At first at my current job as a DBA, I was not checking SQL Server error logs every day. Then I started checking production daily to crack down on deadlock issues. But I was not checking all of the other miscellaneous servers. As you know, it’s very inconvenient to connect SSMS to each server and open the error logs. Then there is sometimes a lot of useless information to sift through, like “IO has been frozen on database X”, and “IO has resumed on database X”.
My solution was to use SSRS to check all of the server error logs, and to filter out the records. I’m sure there have been other solutions out there that may be better, but I wanted to make my own.
I’ll start with the completed product….so you know whether this is something you want to keep reading or not!
When you hit preview, the report is controlled by the Database Server drop down. The report will show the error log for whichever server you choose.
Here are examples of reports from these three servers. Forgive me for the black splotches, better safe than sorry with company information.
Ok, so are you still interested in doing this?
Here are some steps to do it. It’s assumed that you know how to open SSRS, and do a few things. This example has three servers named SERVER01, SERVER02, and SERVER03. You can substitute with your actual server names.
First create a Parameter named @DBServer of type text.
Set the default values for the servers.
Set up data sources. Connecting to the master database is fine. I just use Windows security, because I run this manually.
The next step is to create the datasets. Here is what the Report Data panel will look like:
Inside of the data sets, you’ll have this query.
IF @DBServer = 'Server01' BEGIN DECLARE @wErrorLog TABLE ( LogDate DATETIME , ProcessInfo NVARCHAR(50) , ErrorText NVARCHAR(MAX) ); INSERT INTO @wErrorLog exec sp_readerrorlog 0 INSERT INTO @wErrorLog exec sp_readerrorlog 1 DELETE @wErrorLog WHERE ErrorText like '%0 errors%' DELETE @wErrorLog WHERE ErrorText like '%I/O is frozen%' DELETE @wErrorLog WHERE ErrorText like '%I/O was resumed%' DELETE @wErrorLog WHERE ErrorText like 'This instance of SQL%' DELETE @wErrorLog WHERE ErrorText like 'DBCC TRACE%' DELETE @wErrorLog WHERE ErrorText like 'SQL TRACE%dgras%' DELETE @wErrorLog WHERE ErrorText like '%informational message only%' DELETE @wErrorLog WHERE ErrorText like 'The error log has been%' DELETE @wErrorLog WHERE ErrorText like 'Logging SQL Server messages in file%' DELETE @wErrorLog WHERE ErrorText like '%Database backed up%' DELETE @wErrorLog WHERE ErrorText like 'Log was backed up%' SELECT * FROM @wErrorLog WHERE LogDate >= DATEADD(DAY, -2, GETDATE() ) ORDER BY LogDate DESC END ELSE BEGIN SELECT '2013-1-1' AS LogDate, '' as ProcessInfo, '' as ErrorText END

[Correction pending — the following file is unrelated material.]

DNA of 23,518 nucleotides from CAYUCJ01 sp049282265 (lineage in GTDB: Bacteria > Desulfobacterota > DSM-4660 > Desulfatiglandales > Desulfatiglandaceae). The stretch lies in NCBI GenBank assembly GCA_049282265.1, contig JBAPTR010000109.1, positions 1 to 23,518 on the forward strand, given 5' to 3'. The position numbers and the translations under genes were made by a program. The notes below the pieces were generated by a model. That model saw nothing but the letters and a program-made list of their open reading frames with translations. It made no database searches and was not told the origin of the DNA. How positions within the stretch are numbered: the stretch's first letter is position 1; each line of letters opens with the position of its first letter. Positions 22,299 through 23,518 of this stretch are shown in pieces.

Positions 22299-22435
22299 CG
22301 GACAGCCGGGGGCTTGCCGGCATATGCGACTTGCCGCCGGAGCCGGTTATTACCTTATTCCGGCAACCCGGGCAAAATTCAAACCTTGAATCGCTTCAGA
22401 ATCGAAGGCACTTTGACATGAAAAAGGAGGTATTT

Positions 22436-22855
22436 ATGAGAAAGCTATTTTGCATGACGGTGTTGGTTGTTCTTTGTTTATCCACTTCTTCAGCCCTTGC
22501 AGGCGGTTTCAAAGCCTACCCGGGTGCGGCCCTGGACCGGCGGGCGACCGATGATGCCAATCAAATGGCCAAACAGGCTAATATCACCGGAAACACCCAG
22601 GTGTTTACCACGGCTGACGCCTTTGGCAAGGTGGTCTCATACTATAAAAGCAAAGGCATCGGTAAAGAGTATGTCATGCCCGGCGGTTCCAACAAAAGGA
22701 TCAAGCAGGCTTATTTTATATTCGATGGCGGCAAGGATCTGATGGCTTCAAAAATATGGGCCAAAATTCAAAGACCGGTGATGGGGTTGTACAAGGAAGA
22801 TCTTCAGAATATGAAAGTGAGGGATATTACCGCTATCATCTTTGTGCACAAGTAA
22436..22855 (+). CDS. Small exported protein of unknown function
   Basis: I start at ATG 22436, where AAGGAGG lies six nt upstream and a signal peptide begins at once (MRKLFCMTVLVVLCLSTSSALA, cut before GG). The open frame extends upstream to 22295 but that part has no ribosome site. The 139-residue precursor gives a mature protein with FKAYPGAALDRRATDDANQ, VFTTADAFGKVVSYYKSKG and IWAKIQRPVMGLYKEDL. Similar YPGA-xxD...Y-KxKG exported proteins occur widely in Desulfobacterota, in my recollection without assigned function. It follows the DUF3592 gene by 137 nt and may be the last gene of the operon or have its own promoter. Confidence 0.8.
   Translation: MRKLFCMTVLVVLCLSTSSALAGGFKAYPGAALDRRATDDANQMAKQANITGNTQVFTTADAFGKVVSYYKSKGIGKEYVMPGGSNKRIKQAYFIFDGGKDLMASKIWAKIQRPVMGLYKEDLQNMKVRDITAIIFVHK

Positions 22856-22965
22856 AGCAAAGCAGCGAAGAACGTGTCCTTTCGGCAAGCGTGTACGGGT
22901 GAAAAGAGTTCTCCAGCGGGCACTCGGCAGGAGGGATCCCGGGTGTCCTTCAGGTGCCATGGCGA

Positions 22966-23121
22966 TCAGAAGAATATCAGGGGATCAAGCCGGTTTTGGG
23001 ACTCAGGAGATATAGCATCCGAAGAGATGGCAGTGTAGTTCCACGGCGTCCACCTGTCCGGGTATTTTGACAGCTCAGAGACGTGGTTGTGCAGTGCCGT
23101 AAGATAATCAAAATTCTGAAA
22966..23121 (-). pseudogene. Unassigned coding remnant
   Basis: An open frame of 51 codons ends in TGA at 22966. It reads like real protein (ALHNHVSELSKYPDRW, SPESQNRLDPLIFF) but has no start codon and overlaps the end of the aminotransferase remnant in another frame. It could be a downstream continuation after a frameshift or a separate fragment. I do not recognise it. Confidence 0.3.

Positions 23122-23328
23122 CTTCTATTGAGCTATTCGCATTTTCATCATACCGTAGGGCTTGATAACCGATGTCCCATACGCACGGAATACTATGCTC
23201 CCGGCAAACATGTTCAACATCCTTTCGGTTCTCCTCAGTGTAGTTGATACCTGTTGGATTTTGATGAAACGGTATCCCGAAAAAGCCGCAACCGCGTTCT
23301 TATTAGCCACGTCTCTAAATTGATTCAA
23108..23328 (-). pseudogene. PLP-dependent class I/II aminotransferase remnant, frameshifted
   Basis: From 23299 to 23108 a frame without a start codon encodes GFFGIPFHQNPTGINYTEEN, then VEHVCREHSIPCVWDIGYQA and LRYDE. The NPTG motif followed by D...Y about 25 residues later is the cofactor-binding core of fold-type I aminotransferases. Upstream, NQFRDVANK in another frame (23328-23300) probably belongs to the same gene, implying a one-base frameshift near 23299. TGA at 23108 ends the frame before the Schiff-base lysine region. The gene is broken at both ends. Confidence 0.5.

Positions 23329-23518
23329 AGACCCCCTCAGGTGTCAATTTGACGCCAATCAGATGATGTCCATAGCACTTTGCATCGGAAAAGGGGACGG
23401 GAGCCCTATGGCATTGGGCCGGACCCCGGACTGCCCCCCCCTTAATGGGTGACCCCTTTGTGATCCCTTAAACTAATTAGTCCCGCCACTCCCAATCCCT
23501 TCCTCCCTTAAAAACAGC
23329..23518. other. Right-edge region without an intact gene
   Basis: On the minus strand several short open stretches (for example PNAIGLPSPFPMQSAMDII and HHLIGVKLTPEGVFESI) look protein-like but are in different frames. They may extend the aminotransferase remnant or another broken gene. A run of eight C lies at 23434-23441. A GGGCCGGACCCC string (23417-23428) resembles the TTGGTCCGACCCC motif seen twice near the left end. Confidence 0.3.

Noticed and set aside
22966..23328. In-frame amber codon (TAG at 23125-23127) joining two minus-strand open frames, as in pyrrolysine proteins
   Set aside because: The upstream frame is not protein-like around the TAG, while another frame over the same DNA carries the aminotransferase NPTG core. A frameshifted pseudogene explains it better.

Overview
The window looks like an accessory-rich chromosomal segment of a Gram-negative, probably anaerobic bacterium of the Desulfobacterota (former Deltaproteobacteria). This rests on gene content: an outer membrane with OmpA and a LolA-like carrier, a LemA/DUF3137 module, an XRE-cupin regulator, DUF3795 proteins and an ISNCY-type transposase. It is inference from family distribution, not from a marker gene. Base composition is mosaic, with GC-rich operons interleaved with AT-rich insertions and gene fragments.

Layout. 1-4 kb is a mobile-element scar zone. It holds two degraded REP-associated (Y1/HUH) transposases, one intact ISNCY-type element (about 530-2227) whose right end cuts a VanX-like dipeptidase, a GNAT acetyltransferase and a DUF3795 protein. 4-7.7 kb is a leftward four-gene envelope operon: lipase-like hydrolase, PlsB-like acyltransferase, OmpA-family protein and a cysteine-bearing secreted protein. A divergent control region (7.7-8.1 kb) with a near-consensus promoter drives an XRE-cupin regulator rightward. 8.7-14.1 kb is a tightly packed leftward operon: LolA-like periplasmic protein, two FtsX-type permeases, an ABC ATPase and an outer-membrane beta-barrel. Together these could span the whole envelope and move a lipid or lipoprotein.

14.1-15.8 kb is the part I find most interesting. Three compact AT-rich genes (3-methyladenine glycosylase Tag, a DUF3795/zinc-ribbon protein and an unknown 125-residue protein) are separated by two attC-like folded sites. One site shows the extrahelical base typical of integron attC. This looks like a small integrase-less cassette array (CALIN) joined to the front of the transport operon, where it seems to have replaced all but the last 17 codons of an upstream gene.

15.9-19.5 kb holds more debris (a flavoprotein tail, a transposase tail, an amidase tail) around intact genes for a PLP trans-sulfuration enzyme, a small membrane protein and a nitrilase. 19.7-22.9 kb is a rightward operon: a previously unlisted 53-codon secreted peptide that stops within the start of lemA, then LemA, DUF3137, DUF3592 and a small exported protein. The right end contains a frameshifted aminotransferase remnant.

- The IF statement is so that the intensive query only runs when you pick a that server in the drop down.
- The ELSE statement returns a dummy record, for when you don’t pick this server in the drop down.
- The query loads the two most recent error log files, as indicated by exec sp_readerrorlog 0 and exec sp_readerrorlog 1
- The query filters out common messages that are not important to investigate
- It returns the errors from the past two days, just so I’m not reading the same messages a week later.
These screen shots may be helpful in setting up the data sets. You need to hook up the parameter as shown in the 2nd screenshot.
Once you’ve set up your datasets, if you’re still with me, then finally design your report.
Make a title, then drag a Tablix from the toolset to the design pane.
Point the Server01 tablix to the Server01 data source.
Then design the tablix as so:
Hit preview, and see what happens. Let me know how it goes.
Downsides may be that you need proper security to access every server, but don’t have it due to firewalls or your server security. That is why I run it within VS right now. If I deploy it to a report server, it doesn’t have access to everything.
Upside is that I can quickly check error logs for every server, without connecting SSMS to every server. Also, it filters out unimportant messages.